Goya: Order and Disorder

“There are two ways, perhaps, of looking at Francisco Goya,” writes Colm Tóibín in the Review’s December 18, 2014 issue. In the first version, Goya, who was born near Zaragoza in 1746 and died in exile in France in 1828, “was almost innocent, a serious and ambitious artist interested in mortality and beauty, but also playful and mischievous, until politics and history darkened his imagination…. In the second version, it is as though a war was going on within Goya’s psyche from the very start…. His imagination was ripe for horror.” We present below a series of prints and paintings from the show under review—the Museum of Fine Arts, Boston’s “Goya: Order and Disorder,” now closed—along with commentary on the images drawn from Tóibín’s piece.

—The Editors

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Museo de la Real Academia de Bellas Artes de San Fernando, Madrid

Francisco Goya: Self-Portrait While Painting, circa 1795

Although Goya’s costume makes him appear the painter as performer, his face has nothing of the actor about it; he is almost comically ordinary as he sets about his work. His button nose lacks appeal. His hat, which has candleholders embedded in it, is too large. It is clear from the composition that he has no time for dullness. As you look at the eyes, the frank and pitying gaze, you get an effect that is quietly unsettling and disturbing.

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The Minneapolis Institute of Arts, Minneapolis

Francisco Goya: Self-Portrait with Doctor Arrieta, 1820

This sombre self-portrait has elements of a Pietà, in which the stricken Goya, his left hand gripping the sheet in pain, is held in the tender arms of his doctor, with ghostly figures behind them. Goya’s instinct for theatricality, so apparent in the self-portrait made in the studio, returns now as an image of dark and unsparing self-exposure.

Goya Manuel Osorio.jpg

The Metropolitan Museum of Art, New York

Francisco Goya: Manuel Osorio Manrique de Zuñiga, circa 1788

Light comes from the right of the painting above the cage; it appears as a gray-green glow and then as greenish shadow, leading to darkness on the left of the painting above the cats, becoming a sandy yellow at the boy’s feet and then a shadowy brown at the very front of the painting. The drama within this picture arises from an image of innocence and the sense of a great still artificiality that the boy exudes appearing to dominate the space and then slowly being undermined not only by the birds and the cats, but also by the background colors, which are ambiguous, uneasy, and almost ominous.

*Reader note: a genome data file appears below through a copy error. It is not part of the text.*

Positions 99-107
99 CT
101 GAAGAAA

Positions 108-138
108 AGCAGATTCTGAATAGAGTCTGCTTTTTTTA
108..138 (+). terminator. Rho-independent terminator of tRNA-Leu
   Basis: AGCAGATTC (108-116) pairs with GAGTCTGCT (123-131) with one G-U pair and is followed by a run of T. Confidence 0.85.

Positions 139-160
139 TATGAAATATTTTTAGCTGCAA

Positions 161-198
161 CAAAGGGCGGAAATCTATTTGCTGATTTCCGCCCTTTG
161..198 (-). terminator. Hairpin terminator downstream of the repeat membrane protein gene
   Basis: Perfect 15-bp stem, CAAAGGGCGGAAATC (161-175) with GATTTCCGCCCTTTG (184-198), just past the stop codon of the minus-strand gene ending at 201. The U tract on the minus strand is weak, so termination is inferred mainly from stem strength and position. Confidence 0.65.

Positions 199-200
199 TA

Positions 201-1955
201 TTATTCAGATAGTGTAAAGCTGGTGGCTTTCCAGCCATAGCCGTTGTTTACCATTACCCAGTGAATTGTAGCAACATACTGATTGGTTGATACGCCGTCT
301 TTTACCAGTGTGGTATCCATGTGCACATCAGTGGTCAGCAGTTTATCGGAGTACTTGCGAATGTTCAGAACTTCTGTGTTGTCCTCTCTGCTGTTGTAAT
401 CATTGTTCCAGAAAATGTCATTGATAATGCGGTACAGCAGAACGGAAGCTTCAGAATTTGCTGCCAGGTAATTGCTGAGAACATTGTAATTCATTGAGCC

Goya Can't anyone untie us?.jpg

Gift of Miss Katherine Eliot Bullard

Francisco Goya: Can’t Anyone Untie Us? (¿No hay quien no desate?), Caprichos 75, circa 1797–1799

Goya’s relish for images of horror and decay can be seen in the series of etchings and aquatints called Caprichos, done between 1797 and 1799. If there are versions of love and innocence here, they come as sheer excitement and hilarious satire on what many others hold dear, as in Can’t Anyone Untie Us?, in which a distressed young woman and man seem to have been soldered into each other at the waist, with a thorny tree behind them, and a huge owl on their shoulders with its wings outspread.


Museo Nacional del Prado, Madrid

Francisco Goya: María Antonia Gonzaga, Marchioness of Villafranca, 1795

This is not merely one of Goya’s best paintings of a person no longer young, it is simply one of his best paintings. María Antonia emerges here as a figure of fashion—her white shawl is painted in sumptuous and delicate detail, as is her dark dress with dark blue stripes and the blue rosette in her hair and the rose with blue ribbons on her chest. Her rings and a single long earring catch the light.

Goya Jose Alvarez.jpg

Museo Nacional del Prado, Madrid

Francisco Goya: José Álvarez de Toledo y Gonzaga, Marquess of Villafranca and Duke of Alba, 1795

This portrait displays a powerful figure posing for the painter, and it also suggests someone engaged, engaging, almost sexual.

Goya Yard with Madmen.jpg

Meadows Museum, SMU, Dallas. Algur H. Meadows Collection, MM.67.01. Photography by Michael Bodycomb

Francisco Goya: Yard with Madmen, 1793–1794

All of the madmen, under floating white light, seem mad in a lonely and personal way. Only the two men at the center locked in a wrestling match seem to recognize one another. The sense of isolation, which had elements of the comic or the awkward in an earlier royal painting, now is deeply frightening and disturbing.

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Colección Marqués de la Romana, Madrid

Francisco Goya: Attack on a Military Camp, circa 1808–1810

This shocking painting shows dead and dying figures to the left, while on the right a group of soldiers have rifles directed at them, and in the middle there is a woman with a child, and she is fleeing from the rifles. Almost everything is designed to focus attention on her eyes in the act of looking backward in great terror.


And There's Nothing to Be Done.jpg

Museo del Prado

Francisco Goya: And There’s Nothing to Be Done (Y no hai remedio), Disasters of War 15, circa 1810–1823

Here three simple lines to the right signify the barrels of rifles; we don’t see the soldiers at all, so that the blindfolded figure tied to a stake with his head bowed is all the more central and exposed. In the distance there are other figures being executed, and soldiers ready to fire.

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